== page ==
All 19 William Friedkin Movies Ranked From Worst To Best

6. The Boys in the Band (1970)

The Boys in the Band (1970)

Regularly cited as something of a milestone and a landmark film in the history of queer cinema, Friedkin’s 1970 drama, adapted by Mart Crowley from his off-Broadway 1968 play, The Boys in the Band is both a valuable social artifact, and a stirring human drama. And while many aspects and attitudes expressed in the film feel dated today (there are a lot of stereotypes that grate viewed via a modern lens, for instance), though Friedkin himself, in his frequent self-lacerating fashion has cheerily said: “It’s one of the few films I’ve made that I can still watch.”

Michael (Kenneth Nelson) is hosting a birthday celebration for his pal Harold (Leonard Frey) when he gets an unexpected visit from old chum Alan (Peter White). Alan, unlike Michael and his social circle, is straight and uptight as all hell, and absolutely everyone else at the party is gay. Hoping to conceal his sexuality from Alan, Michael proceeds with caution, but of course his charade doesn’t last.

The pathos, self-contempt, memorable and decidedly sharp dialogue, all help buoy this spellbinding and groundbreaking gay classic. Essential.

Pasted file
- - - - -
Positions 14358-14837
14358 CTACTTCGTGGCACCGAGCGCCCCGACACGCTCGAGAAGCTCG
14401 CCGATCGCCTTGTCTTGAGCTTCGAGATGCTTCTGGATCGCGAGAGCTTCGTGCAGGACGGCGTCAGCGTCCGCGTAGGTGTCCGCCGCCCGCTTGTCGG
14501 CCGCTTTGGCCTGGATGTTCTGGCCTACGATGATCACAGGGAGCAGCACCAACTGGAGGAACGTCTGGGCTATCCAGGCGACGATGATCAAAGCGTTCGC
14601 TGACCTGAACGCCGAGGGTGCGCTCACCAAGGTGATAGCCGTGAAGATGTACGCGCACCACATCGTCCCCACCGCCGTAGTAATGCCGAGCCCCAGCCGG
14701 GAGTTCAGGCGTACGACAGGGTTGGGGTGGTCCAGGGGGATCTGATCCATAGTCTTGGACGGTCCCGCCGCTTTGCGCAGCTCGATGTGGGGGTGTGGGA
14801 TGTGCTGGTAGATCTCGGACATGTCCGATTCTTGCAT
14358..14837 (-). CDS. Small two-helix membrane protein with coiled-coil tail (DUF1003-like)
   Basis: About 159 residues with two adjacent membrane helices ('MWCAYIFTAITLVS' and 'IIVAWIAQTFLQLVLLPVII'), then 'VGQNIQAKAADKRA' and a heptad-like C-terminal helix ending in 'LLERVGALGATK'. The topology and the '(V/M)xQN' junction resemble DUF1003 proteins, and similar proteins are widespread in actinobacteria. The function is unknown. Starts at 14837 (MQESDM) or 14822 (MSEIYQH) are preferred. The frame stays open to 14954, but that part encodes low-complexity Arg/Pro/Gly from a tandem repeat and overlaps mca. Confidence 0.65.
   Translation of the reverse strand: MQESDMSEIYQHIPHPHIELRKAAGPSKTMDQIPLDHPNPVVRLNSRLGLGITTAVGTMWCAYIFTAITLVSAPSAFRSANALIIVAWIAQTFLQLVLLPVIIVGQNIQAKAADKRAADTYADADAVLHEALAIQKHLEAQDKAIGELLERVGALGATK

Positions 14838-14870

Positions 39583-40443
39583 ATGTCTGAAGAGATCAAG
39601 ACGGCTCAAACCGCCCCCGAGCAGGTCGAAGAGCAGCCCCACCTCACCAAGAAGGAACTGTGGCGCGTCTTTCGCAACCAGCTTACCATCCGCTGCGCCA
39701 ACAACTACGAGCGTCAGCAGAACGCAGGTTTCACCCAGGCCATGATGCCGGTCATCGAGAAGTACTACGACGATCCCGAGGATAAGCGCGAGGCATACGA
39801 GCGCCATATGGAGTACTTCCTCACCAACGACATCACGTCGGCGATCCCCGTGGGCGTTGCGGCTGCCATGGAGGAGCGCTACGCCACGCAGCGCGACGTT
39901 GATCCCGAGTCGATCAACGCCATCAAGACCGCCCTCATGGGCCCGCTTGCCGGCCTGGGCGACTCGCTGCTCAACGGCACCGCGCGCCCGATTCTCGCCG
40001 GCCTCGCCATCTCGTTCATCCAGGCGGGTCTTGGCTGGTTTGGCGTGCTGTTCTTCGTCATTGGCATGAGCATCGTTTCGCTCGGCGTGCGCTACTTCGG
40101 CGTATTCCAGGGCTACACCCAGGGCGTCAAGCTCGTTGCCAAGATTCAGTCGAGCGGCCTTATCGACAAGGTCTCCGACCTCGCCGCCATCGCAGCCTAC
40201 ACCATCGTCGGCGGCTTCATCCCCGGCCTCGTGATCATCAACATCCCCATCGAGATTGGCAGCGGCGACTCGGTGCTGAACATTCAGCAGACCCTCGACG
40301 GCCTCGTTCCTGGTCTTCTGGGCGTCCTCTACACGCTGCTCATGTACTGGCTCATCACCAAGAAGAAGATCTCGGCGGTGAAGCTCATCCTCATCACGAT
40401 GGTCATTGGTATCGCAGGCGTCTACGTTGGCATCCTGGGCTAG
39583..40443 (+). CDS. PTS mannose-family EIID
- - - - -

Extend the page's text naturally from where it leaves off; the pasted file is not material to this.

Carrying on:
5. Bug (2006)

Bug (2006)

A standout chamber piece that unravels in a rundown desert motel, Bug benefits not just from some bold cinéma vérité camerawork that helps lay the tension on thick, but that Friedkin, triumphantly returning to the horror genre, works the paranoia angle here like some sort of black magician. Bug is a relentless thriller of both mental anguish and skin-crawling disturbance.

In a brilliant performance, Ashley Judd is Agnes, a deeply depressed and tragically despondent bartender, she’s trying to escape a terribly abusive relationship with an awful ex, Jerry (Harry Connick Jr.), and beginning a tentative relationship with an unhinged ex-soldier, Peter (Michael Shannon). Yup, Agnes knows how to pick ‘em.

Peter soon confides to Agnes that the military used him as an experiment, deliberately infecting him with a bug involving microscopic insects that are trying to burrow into his body, and now, most likely, her’s, too. Geez, thanks Peter!

As creepy-crawly paranoia sets in deep and the doomed couple begin to literally tear at their own bodies, the modern anxieties and unsettling fears of Friedkin’s best work get a modern and macabre varnish. Fright films are rarely this ominous, and upsetting, making this one of the director’s most surprising and supreme small-scale works.


4. To Live and Die in L.A. (1985)

To Live and Die in L.A.

Adapted from the book by U.S. Secret Service agent Gerald Petievich (who co-wrote the screenplay with Friedkin), To Live and Die in L.A. details the sordid story of the deadly lengths to which two Secret Service agents, Richard Chance (William L. Petersen) and Jimmy Hart (Michael Green), go to arrest an incredibly dangerous counterfeiter, Eric Masters (Willem Dafoe).